Both of these factors could lead one to conclude that M.L.B. owners are forced to care more about cultivating a relationship with their players, while N.F.L. owners, on a larger scale, can afford to tell their players why it’s still so good for them in the N.F.L.
Stan Kasten, president of the Washington Nationals:
I can’t say that I would agree with this statement. I think all teams, in all professional sports, are run along similar principles, and these principles are essentially the same as those used by successful companies outside of the sports world. Every team needs a clear leadership structure, with the best possible people in every position, from owner to third-string player. There also needs to be a distinct vision in each organization, clearly communicated throughout the ranks, in order to achieve the desired results — in our case, winning.
Professional baseball may have greater individual player identification than football, but this is largely due to structure — baseball has only twenty five players per team, compared with double that for football. Many football players play positions which, though important, aren’t nearly as readily visible as the positions on the baseball field. (For this reason, basketball players are even more visible.) And let’s not forget the all-encompassing football uniforms, which obscure the faces of all but the most celebrated stars.
Still, I really don’t think the role, effectiveness, or impact of N.F.L. owners is fundamentally different from M.L.B. owners. And let’s face it: the most well-known owners are mostly so well-known because they’re also active as GMs. But have you ever heard of a fellow named George Steinbrenner?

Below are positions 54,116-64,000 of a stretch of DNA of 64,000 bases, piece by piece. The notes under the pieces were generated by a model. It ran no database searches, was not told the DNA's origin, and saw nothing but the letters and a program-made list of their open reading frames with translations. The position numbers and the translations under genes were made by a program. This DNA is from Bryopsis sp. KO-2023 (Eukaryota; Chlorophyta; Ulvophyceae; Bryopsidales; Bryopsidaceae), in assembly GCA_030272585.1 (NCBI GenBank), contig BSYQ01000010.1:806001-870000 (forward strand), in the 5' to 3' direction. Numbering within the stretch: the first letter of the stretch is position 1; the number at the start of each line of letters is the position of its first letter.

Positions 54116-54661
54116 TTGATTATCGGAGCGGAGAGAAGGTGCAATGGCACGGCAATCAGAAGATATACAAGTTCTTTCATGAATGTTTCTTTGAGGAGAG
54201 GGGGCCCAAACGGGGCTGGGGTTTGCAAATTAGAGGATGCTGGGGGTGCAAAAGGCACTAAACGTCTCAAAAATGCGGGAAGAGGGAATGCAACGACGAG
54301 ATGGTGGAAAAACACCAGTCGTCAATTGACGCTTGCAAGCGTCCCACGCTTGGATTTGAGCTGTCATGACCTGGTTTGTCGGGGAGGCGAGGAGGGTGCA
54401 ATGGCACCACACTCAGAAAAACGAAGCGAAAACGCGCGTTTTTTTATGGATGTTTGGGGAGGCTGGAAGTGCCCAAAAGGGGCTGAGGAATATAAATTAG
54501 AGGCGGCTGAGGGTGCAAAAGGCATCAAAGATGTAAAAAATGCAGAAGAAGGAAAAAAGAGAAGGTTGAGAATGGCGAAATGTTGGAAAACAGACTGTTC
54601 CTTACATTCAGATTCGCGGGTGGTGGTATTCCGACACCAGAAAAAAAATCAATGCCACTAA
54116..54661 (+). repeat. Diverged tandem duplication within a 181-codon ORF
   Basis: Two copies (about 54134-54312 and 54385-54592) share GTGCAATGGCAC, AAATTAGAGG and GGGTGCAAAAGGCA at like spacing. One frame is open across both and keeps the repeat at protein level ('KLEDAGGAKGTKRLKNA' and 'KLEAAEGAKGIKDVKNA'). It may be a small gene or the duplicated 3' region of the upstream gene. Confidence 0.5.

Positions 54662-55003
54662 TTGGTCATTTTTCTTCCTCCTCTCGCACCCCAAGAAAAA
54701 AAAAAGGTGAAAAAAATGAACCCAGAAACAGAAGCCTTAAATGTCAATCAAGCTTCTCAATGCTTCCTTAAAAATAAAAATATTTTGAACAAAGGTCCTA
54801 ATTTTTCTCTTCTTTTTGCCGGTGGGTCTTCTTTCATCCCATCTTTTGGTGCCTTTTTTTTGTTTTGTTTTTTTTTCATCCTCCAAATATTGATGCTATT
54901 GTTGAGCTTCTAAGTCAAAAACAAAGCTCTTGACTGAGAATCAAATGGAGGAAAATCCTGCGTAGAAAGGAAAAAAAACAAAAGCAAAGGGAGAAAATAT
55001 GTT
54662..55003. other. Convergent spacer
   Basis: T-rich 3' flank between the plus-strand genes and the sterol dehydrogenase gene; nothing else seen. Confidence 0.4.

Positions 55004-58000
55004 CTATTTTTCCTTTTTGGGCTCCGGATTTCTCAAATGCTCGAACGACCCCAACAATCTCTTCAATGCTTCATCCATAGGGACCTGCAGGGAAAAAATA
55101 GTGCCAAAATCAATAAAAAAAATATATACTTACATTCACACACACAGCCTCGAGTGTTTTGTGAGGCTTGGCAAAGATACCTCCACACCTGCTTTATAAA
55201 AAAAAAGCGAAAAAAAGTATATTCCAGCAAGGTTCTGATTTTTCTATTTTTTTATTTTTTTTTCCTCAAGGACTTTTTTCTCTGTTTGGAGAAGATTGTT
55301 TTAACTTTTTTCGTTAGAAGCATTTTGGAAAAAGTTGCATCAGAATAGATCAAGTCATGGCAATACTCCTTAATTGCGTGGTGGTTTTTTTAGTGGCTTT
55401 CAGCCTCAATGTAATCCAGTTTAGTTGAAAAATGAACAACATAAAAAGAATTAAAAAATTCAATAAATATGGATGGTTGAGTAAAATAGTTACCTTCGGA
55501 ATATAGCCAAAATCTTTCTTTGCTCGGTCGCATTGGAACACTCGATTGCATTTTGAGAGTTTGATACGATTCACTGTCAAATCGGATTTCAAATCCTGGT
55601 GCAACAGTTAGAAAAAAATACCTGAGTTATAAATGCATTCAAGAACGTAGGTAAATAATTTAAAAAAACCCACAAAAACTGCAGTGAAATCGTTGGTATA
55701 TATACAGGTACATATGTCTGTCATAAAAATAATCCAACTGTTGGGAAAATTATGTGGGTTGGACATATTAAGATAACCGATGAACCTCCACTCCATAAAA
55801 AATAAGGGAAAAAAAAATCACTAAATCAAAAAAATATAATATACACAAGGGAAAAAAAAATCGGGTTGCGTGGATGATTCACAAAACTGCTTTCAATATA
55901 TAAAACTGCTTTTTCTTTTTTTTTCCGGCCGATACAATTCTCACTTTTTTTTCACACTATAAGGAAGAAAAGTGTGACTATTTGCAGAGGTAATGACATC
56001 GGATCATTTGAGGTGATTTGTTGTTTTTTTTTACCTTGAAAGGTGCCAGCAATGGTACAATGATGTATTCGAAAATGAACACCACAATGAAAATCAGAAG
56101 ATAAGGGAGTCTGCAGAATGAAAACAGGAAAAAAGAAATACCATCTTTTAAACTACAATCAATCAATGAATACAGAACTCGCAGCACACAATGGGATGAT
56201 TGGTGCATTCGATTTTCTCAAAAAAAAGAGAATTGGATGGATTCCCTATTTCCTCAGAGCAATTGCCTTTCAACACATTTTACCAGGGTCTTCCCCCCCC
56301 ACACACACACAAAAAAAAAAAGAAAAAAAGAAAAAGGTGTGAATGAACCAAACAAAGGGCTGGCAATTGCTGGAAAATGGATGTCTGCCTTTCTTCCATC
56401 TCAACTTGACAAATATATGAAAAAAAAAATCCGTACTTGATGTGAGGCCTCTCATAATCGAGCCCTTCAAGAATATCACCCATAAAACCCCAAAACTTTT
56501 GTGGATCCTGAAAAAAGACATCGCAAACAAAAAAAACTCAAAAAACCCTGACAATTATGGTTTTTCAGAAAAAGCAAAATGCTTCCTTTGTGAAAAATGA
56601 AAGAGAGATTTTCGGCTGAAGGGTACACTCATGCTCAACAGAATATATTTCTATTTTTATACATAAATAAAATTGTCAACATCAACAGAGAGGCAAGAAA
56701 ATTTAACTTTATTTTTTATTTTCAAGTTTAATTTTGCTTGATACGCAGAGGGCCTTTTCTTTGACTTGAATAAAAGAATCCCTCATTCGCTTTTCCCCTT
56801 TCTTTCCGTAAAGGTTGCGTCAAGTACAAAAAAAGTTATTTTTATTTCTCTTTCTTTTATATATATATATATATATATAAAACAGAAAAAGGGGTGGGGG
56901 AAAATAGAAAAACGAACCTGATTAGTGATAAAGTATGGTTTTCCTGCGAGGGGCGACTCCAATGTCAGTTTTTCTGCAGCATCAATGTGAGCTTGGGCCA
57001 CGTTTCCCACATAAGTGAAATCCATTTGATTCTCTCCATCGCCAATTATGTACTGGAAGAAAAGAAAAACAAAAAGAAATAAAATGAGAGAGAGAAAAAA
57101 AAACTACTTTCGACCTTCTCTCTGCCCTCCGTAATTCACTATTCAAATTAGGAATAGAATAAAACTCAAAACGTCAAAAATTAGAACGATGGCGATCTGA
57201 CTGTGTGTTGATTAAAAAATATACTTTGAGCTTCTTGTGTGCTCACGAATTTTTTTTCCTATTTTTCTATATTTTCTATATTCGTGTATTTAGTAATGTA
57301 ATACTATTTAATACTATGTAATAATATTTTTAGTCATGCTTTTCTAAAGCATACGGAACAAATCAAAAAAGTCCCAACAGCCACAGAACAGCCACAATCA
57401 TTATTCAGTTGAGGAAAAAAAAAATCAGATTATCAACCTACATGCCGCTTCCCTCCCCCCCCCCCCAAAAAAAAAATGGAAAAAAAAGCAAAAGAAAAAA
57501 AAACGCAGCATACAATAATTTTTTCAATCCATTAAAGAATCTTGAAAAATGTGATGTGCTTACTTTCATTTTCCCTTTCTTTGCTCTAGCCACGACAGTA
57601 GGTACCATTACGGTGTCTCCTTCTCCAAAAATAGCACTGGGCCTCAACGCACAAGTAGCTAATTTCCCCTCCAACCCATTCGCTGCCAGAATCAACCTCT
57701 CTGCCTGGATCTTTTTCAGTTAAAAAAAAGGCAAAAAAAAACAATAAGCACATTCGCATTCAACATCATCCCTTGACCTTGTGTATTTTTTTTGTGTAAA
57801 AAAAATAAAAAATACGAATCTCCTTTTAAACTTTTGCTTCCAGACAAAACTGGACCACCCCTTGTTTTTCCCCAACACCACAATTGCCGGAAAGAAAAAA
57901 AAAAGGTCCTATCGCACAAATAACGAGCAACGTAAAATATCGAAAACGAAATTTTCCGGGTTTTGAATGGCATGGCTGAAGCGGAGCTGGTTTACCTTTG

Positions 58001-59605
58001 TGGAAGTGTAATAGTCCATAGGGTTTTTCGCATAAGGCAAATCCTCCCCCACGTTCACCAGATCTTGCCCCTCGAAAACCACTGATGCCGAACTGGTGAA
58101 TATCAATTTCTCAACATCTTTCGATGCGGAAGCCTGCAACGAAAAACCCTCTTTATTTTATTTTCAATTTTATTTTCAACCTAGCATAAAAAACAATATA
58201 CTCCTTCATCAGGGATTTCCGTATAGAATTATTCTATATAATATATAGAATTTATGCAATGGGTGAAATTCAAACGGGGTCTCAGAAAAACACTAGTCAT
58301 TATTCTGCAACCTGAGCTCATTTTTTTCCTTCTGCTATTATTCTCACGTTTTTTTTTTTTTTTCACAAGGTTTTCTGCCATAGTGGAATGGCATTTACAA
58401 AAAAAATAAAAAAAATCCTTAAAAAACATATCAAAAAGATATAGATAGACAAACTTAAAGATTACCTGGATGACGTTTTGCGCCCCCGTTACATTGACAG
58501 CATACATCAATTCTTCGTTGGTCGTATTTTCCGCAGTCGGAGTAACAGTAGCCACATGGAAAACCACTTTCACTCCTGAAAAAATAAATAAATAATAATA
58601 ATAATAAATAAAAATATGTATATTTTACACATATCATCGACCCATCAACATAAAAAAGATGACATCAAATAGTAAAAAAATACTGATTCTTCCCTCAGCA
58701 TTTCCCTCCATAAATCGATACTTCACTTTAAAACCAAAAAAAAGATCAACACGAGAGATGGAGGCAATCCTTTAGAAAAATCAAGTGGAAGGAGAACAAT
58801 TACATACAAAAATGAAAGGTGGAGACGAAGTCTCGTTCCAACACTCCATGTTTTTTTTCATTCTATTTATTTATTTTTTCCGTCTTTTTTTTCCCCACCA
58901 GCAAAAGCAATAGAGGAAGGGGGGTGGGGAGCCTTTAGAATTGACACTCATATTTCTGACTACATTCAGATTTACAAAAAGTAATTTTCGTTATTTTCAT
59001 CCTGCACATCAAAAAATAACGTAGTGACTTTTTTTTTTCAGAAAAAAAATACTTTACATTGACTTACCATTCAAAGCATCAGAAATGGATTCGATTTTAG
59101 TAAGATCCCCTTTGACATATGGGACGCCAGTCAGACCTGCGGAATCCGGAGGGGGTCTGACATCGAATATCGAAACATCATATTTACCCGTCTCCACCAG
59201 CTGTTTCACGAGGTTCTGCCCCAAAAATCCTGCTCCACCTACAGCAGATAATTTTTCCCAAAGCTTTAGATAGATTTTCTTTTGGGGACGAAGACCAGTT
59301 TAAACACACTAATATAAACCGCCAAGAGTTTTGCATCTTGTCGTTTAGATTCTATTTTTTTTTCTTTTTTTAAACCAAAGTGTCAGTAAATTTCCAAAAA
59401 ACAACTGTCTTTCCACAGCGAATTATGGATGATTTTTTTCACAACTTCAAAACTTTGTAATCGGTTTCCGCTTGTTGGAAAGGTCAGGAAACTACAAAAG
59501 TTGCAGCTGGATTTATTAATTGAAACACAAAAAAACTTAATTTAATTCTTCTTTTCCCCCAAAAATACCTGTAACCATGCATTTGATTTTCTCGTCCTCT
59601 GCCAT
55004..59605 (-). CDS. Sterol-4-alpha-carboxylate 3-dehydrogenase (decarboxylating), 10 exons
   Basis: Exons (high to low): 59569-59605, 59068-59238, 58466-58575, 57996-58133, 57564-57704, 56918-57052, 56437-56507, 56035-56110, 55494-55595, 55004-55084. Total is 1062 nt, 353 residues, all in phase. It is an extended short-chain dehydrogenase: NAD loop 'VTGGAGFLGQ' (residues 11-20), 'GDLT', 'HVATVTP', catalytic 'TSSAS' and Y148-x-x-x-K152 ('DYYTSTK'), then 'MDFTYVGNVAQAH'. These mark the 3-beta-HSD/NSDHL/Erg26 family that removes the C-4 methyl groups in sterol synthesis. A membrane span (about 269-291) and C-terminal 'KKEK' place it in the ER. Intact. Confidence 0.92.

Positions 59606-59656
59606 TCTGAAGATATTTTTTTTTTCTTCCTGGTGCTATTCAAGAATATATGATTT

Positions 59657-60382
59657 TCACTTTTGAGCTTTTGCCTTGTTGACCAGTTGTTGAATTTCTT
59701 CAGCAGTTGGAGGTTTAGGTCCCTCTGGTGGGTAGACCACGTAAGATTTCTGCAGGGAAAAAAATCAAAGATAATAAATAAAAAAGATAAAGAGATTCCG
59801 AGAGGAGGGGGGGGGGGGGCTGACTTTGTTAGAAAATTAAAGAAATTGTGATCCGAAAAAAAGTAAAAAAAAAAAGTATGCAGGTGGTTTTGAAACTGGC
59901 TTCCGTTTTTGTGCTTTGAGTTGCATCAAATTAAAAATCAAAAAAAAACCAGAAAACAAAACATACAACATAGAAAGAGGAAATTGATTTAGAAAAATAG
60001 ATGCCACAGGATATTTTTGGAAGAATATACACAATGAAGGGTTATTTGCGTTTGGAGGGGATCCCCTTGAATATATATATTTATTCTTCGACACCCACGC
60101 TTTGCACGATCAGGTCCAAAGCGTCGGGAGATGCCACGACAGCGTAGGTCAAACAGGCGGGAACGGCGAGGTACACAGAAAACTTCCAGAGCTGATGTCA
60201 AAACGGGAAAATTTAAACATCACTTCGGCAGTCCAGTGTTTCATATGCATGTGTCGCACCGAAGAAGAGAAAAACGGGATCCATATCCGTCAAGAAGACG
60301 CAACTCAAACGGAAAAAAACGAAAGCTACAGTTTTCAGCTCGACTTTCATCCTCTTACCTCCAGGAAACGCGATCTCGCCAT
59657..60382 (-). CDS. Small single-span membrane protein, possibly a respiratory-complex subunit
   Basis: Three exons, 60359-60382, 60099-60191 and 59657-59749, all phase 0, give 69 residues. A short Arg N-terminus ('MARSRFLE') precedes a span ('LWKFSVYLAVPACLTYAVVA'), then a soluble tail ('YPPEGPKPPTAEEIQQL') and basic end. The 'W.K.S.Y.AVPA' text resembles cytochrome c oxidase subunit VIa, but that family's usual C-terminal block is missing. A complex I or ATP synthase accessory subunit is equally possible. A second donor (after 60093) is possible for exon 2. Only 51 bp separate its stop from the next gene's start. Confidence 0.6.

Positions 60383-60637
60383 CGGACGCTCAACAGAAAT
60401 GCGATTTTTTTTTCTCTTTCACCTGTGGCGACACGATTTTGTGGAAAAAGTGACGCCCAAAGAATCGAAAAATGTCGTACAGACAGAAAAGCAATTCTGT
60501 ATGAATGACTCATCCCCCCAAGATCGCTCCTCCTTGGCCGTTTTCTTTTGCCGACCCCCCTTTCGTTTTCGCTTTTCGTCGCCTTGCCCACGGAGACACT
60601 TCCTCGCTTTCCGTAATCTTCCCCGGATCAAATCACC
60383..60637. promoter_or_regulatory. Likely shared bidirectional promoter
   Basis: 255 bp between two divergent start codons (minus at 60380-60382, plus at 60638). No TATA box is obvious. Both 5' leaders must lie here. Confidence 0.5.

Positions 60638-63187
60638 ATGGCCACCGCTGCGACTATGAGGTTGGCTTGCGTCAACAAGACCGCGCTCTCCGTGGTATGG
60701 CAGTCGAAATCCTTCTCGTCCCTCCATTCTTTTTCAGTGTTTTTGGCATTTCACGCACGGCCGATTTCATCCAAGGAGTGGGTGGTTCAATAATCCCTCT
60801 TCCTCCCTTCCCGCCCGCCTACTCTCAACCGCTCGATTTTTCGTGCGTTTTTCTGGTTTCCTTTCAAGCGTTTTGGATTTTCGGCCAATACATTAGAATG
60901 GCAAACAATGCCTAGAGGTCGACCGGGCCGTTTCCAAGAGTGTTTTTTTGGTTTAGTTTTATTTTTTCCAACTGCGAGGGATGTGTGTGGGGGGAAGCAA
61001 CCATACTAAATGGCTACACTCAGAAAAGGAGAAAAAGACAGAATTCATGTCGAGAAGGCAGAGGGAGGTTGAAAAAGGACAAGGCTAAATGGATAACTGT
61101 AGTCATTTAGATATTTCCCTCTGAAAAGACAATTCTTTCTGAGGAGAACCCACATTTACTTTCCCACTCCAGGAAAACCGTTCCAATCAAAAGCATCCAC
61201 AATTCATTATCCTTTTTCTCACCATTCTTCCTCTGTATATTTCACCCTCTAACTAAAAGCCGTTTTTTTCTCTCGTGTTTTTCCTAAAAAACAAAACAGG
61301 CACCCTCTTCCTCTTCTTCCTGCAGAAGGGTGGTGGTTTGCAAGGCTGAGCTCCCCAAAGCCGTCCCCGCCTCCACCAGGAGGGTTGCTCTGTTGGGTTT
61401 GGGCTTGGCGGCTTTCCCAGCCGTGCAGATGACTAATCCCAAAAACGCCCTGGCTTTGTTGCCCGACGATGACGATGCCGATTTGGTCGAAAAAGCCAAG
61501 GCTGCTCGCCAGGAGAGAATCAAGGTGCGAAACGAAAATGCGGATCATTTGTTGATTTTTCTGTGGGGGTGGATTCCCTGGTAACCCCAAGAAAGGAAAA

Andrew Zimbalist, professor of economics at Smith College and author of several books on sports economics, including May the Best Man Win: Baseball Economics and Public Policy (co-authored with Bob Costas):
Why would anyone ask this question? Major League Baseball and the N.F.L. are organized by the owners. The owners in each league elect a commissioner who acts in the best interests of the owners, or, at least, endeavors to do so. Each league is a monopoly and exercises significant market power by, inter alia, extracting significant public subsidies for the construction of facilities.
The players in each league share in the monopoly booty. However, since there are 45 active roster players on an N.F.L. team 25 on an M.L.B. team, the average salaries in baseball are roughly twice as high in M.L.B. as they are in the N.F.L. ($2.9 million vs. $1.5 million). Similarly, with only 12 members per team in the N.B.A., roughly half the number in M.L.B., basketball salaries (average at $5.1 million) are almost double those in baseball.
As for labor unrest, wave it goodbye in all leagues, and tip your cap to Marvin Miller.